Geographies of limited statehood

Release date: 2018-03

Starting from the presupposition that areas of limited statehood (ALS) are not ungoverned, but ‘differently’ governed, this chapter proposes a spatial grammar that analyses authority and governance as a socio-spatial relationship. This spatial grammar distinguishes four types of dynamic socio-spatial relations—territory, place, scale, and network—and enables us to spatially analyse (a) how political authority is contested, claimed, upheld, and disrupted; (b) how political life is negotiated, regulated, and
practised; and (c) how these practices and their effects are spatially situated. We apply this spatial grammar to four case studies, each providing insight into one type of socio-spatial relations. These cases from Nigeria, Sri Lanka, Afghanistan, and Democratic Republic of the Congo (DRC), explain how the negotiation, contestation, and disruption of political authority is spatially situated and embedded in ALS. A spatial grammar focuses on the shifting, overlapping, and contradictory practices of claiming political and regulatory power.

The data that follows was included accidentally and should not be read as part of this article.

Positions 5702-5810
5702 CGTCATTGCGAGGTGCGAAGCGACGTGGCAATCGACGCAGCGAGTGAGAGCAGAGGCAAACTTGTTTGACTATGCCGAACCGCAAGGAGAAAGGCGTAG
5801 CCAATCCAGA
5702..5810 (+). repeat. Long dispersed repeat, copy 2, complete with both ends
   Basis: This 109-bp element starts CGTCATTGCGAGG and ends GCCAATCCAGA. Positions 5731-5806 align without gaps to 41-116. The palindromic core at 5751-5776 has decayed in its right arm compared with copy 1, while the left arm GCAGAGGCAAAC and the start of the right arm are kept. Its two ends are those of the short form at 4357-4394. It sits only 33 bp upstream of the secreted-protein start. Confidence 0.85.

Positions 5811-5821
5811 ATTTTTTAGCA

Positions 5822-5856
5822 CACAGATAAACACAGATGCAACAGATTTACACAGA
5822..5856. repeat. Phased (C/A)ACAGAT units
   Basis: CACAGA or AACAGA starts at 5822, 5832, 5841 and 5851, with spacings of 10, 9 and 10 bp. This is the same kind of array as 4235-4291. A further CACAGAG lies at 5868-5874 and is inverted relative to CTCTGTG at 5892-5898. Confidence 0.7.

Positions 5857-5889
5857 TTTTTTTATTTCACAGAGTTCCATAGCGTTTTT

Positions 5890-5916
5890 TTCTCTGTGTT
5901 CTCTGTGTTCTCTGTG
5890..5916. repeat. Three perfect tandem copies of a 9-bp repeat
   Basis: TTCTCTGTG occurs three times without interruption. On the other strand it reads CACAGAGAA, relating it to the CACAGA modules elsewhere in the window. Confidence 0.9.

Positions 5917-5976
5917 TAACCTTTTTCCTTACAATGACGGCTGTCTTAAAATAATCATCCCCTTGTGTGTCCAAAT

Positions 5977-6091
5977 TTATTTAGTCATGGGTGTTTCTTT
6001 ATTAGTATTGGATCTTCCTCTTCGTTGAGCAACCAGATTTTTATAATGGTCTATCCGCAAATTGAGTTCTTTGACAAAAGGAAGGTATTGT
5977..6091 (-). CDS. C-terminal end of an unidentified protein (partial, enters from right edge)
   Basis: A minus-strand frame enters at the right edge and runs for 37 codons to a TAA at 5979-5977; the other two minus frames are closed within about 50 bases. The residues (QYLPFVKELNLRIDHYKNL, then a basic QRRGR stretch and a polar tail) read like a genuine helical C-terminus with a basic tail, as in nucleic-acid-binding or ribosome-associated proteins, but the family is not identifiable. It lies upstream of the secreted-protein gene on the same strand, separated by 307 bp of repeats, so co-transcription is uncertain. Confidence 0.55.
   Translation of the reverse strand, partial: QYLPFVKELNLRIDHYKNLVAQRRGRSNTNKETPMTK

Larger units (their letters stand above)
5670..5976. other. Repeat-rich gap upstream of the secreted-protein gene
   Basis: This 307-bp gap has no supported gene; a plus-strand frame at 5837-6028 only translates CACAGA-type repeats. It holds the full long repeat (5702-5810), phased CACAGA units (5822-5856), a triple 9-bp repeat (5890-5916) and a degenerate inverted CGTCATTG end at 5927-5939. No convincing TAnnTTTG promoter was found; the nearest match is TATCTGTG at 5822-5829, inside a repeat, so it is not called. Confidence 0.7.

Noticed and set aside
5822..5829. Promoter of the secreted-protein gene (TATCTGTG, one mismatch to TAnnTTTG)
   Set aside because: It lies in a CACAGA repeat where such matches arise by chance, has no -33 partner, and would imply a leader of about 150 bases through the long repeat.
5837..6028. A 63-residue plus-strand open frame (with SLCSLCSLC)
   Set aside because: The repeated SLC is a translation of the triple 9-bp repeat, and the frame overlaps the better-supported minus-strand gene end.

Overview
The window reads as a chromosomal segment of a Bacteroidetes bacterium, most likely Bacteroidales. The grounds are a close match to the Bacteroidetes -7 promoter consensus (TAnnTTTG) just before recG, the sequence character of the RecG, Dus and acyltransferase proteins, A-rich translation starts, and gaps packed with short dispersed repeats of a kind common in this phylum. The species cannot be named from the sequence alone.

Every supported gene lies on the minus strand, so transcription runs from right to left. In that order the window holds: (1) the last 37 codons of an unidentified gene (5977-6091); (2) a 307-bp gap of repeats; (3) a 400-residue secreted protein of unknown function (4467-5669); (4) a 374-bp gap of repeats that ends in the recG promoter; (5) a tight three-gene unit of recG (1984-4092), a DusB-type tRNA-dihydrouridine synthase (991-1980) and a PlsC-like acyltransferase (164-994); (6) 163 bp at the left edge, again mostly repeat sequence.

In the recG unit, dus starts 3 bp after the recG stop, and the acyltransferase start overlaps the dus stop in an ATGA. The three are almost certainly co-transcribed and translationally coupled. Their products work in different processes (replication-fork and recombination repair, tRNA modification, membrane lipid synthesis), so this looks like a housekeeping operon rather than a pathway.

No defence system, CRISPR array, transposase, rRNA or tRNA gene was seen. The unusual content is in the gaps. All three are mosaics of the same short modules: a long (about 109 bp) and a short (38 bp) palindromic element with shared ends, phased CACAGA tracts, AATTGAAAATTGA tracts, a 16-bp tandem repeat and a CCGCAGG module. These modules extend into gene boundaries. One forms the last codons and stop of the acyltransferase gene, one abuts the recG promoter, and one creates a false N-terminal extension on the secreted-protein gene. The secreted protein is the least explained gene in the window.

Please find the book chapter here.

Please find the book here.